The Common Law Admission Test (CLAT) is a centralised examination for admission to the existing 21 National Law Universities (NLUs) in the country. Over the years, the examination has faced several controversies and there has hardly been a year that has passed where it was smooth sailing for the aspirants appearing for it. The unpredictability of “what to expect” has always created a full-blown dilemma in the minds of aspirants, who have been thrown surprises in the previous editions of CLAT, in the form of changes in the mode of examination (the online-offline method) or in the pattern of the paper. Several PILs have been filed that have objected to the hot-and-cold manner in which the CLAT examination is treated, given that the future of several aspirants is at stake. In short, the CLAT can be perceived as a gamble, where your luck had greater chances of ensuring you make it to a law school.
On 21st November, the CLAT Consortium released a press note intimating that CLAT will be held on May 10th,, with the online application process commencing from January 1st,. The official notification for CLAT is slated to be released in the last week of December, 2019.
The Consortium proceeded to mention the major reforms to be introduced in CLAT, stressing on how, in the past, the examination has caused undue mental stress on the aspirants. The most vital change to be expected is the reduction in the number of questions in the examination. Since 2008, when the first CLAT was conducted, aspirants were expected to attempt a total of 200 questions in the duration of 120 minutes (2 hours). In CLAT, the number of questions are expected to be within the range of 120 to 150 questions and the duration of the examination continues to remain the same i.e. 120 minutes (2 hours).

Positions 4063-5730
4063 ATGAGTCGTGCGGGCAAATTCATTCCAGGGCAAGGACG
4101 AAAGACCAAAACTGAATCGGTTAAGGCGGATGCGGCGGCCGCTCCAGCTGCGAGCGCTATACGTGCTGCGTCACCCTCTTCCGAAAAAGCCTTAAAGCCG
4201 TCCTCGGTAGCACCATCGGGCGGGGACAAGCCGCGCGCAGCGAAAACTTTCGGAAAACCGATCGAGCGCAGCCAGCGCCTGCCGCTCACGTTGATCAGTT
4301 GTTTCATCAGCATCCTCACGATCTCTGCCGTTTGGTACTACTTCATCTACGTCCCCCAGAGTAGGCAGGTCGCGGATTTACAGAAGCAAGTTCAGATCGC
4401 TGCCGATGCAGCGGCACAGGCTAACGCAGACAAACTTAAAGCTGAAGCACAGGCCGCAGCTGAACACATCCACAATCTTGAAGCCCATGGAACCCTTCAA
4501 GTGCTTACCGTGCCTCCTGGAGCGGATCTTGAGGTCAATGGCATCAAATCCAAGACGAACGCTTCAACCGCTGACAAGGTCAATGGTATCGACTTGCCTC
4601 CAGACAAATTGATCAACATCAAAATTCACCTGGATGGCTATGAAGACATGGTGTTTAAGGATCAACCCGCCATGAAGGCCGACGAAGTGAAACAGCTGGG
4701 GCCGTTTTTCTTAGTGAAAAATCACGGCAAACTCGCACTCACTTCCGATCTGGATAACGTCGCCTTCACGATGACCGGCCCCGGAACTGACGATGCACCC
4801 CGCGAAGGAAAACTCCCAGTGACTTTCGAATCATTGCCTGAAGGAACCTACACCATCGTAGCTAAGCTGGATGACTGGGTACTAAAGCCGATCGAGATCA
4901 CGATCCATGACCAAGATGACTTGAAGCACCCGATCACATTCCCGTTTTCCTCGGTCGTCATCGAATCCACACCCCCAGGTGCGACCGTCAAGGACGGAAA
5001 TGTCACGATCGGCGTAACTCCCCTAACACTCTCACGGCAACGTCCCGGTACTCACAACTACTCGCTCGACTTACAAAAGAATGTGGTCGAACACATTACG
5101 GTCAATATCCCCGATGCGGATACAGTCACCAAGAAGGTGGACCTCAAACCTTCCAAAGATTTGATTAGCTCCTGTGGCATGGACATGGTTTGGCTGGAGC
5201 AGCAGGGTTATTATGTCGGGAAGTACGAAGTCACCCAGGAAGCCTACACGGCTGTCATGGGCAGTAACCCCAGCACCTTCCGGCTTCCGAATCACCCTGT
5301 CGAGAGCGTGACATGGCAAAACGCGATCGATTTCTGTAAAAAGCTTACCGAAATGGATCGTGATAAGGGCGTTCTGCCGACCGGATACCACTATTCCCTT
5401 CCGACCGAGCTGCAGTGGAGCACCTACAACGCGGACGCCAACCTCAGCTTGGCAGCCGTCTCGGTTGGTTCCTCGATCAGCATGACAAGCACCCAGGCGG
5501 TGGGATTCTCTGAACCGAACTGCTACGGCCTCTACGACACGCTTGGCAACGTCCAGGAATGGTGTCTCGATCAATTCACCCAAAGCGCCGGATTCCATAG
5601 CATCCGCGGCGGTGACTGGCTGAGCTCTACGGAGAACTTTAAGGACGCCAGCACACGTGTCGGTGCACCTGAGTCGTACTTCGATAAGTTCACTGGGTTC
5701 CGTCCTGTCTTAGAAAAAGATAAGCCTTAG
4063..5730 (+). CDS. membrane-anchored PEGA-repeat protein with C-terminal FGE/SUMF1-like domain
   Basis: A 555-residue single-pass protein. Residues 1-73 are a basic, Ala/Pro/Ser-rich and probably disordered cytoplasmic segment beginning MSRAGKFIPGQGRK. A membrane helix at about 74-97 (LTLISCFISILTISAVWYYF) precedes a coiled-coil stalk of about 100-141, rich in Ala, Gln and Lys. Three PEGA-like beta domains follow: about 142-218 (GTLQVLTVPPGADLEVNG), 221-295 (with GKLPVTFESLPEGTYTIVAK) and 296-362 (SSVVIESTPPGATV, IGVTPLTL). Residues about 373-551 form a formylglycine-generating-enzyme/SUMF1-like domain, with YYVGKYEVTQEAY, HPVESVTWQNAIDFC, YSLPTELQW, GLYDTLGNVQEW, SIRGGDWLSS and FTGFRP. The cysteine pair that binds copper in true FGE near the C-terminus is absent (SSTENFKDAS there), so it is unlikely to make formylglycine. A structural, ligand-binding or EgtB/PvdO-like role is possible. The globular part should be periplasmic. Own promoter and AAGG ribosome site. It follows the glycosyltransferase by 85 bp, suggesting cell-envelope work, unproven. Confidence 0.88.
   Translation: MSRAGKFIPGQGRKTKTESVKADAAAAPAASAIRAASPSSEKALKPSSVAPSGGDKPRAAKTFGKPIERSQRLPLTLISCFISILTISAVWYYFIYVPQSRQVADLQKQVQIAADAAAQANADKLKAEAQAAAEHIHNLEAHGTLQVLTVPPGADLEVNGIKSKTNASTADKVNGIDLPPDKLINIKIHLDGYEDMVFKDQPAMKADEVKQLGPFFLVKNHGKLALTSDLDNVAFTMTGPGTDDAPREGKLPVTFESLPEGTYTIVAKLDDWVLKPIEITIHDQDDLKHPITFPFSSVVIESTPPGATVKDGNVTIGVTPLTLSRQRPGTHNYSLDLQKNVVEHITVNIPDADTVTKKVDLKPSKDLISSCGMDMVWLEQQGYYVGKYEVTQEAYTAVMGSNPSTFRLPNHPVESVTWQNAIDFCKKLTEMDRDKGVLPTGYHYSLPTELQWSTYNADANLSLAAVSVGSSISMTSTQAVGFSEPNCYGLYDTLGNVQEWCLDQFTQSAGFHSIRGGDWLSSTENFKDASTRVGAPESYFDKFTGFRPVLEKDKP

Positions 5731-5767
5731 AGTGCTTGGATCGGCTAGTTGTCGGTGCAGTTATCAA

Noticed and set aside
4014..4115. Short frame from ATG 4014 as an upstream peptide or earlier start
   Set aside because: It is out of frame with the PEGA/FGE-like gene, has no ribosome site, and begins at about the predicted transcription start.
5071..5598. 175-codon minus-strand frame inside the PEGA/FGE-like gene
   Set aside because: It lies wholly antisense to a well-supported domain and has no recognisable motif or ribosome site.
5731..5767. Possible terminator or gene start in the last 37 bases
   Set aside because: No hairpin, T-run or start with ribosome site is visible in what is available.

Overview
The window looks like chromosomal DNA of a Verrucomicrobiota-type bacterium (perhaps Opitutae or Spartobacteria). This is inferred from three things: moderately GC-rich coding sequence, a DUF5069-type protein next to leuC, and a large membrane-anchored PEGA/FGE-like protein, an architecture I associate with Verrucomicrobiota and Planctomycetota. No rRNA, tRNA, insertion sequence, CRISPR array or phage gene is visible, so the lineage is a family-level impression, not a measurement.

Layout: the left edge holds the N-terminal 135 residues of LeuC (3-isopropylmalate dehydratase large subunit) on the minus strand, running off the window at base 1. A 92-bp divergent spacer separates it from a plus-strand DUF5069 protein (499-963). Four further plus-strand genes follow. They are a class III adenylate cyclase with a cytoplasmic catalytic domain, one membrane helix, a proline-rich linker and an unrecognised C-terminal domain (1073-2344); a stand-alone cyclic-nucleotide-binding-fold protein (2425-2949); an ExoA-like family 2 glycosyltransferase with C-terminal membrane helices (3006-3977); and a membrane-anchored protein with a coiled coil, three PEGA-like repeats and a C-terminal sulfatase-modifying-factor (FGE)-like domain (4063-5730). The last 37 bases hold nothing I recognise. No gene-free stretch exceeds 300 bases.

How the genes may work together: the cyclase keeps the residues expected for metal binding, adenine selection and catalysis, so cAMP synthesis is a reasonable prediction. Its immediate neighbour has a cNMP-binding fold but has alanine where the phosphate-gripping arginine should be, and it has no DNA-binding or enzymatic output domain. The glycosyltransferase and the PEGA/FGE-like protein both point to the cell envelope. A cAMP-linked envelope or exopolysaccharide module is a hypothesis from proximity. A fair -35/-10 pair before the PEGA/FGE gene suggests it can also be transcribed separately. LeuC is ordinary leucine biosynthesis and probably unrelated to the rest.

Most of the sections that usually appear in the CLAT have been renamed, underscoring what you could expect to be tested on in a particular section. In addition, the CLAT Consortium has explicitly mentioned that the questions will now be “comprehension-based” and this term has confused several aspirants. A “comprehension-based” question is necessarily framed in such a manner that you arrive at the answer based on your ability to understand what the question deems and no prior knowledge regarding the subject matter would be required. In simpler terms, an aspirant will now be required to use their reasoning skills rather than knowledge-based skills to correctly answer the question.